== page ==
- CDC: 35 Percent of Occupational Diseases Are Skin-related
- Avoid Dry, Cracked Hands With Moisturizing Hand Sanitizer
Matching Hand Soap To The Industry Setting
While hand sanitizers offer a viable alternative to soap and water in some situations, there are times when they are not recommended. Foodservice facilities, for example, should always use soap to clean dirty hands as food proteins and fats can significantly reduce the effectiveness of alcohol-based sanitizers.
However, there are soap formulas available that are less drying than others, and it’s up to the BSC to educate end users on what these products are.
BSCs should look for products that contain emollients and moisturizers and have a neutral pH. Contractors can ask their distributors for information on how to read product labels and how to determine which product is best for each facility’s unique needs.
“BSCs want to research the products for their customers,” says Attman. “A lot of products have emollients in them, some might have Vitamin E, some might have lanolin in them, and they would be much milder on hands than products that don’t contain those things.”
However, it is important to match soaps to the institutional setting, he adds.
An industrial setting in a machine shop will require a coarse hand soap to remove oils and grease, while a hospital may require a product with specific kill claims.
“If you use the wrong product, depending on how sensitive an individual is, he or she can have an adverse reaction to it,” says Attman.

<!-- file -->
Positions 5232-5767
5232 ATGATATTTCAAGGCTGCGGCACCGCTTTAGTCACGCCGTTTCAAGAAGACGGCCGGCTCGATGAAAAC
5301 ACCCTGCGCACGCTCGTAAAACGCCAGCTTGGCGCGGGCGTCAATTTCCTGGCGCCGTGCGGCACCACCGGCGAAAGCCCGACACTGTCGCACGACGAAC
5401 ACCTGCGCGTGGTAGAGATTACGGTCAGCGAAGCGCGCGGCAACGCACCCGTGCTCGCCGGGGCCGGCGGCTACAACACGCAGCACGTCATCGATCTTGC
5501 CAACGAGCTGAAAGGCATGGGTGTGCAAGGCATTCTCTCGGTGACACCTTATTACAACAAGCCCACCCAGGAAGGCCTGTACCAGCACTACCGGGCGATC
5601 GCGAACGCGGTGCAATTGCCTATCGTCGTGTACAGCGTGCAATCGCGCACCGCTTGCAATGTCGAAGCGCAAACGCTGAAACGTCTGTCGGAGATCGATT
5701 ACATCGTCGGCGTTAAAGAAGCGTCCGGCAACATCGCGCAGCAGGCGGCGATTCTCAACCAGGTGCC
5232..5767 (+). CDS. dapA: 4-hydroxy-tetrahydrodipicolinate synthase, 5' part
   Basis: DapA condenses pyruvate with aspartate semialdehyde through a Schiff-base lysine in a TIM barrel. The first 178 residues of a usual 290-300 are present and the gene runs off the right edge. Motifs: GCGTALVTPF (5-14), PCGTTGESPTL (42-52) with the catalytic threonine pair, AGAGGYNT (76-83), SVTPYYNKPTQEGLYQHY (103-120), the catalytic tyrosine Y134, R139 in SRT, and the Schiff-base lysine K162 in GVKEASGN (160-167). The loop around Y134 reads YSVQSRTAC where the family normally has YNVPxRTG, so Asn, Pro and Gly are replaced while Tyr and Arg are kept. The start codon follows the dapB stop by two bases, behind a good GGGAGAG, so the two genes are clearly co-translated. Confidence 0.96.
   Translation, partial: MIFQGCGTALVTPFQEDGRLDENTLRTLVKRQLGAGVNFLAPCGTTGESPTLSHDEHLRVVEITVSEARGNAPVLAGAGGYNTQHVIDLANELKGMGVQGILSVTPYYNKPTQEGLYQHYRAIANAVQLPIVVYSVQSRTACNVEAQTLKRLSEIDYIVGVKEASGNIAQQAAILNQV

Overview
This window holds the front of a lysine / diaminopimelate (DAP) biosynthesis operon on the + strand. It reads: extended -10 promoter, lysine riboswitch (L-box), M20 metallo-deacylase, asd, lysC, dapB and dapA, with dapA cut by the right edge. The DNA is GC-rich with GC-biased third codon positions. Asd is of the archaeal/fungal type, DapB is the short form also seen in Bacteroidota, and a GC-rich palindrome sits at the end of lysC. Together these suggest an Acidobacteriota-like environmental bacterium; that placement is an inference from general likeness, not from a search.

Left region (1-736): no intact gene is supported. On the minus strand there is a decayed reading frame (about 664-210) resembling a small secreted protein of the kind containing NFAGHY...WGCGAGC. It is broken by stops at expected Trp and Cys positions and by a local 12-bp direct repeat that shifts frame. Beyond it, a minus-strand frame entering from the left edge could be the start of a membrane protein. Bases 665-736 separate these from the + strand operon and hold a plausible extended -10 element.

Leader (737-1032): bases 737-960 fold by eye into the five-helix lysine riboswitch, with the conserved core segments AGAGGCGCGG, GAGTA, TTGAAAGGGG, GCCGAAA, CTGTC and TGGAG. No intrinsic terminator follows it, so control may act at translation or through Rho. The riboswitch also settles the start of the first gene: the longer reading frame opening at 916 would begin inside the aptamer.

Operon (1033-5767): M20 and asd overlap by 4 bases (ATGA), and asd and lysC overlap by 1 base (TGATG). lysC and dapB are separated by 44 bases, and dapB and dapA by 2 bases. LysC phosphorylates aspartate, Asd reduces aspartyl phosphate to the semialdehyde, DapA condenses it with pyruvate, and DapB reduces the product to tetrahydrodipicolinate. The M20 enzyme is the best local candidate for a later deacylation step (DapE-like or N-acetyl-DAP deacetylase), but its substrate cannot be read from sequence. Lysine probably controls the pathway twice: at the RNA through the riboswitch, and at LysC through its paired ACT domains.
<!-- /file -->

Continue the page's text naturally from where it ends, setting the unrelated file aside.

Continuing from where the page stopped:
In addition, some soaps contain moisturizers that can deteriorate latex gloves or reduce its antibacterial properties. It is important that a BSC know what moisturizers to look out for and to make sure they do not recommend them in settings where this could be an issue. The CDC determines the following: If the first ingredient in a moisturizer is water, then it is probably water-based rather than petroleum-based and thus safe to use in a clinical setting.
Spec’ing soaps without fragrance can also reduce occupational dermatitis. Many of the fragrances designed to make these products smell good are also irritating and drying to the skin, particularly if a worker has an allergy. BSCs should recommend that their clients select a fragrance-free soap if occupational dermatitis is a concern.
While frequent hand washing is an important element in a healthy workforce, preventing occupational dermatitis is as well. BSCs are advised to help keep occupational dermatitis at bay for their customers and building occupants by teaching people to wash with warm, not hot water; using the least harsh soap possible; adding in a hand sanitizer; and promoting the use of moisturizers when dryness and cracks appear.
Ronnie Garrett is a freelance writer based in Fort Atkinson, Wis. She is a frequent contributor to Contracting Profits.
Avoid Dry, Cracked Hands With Moisturizing Hand Sanitizer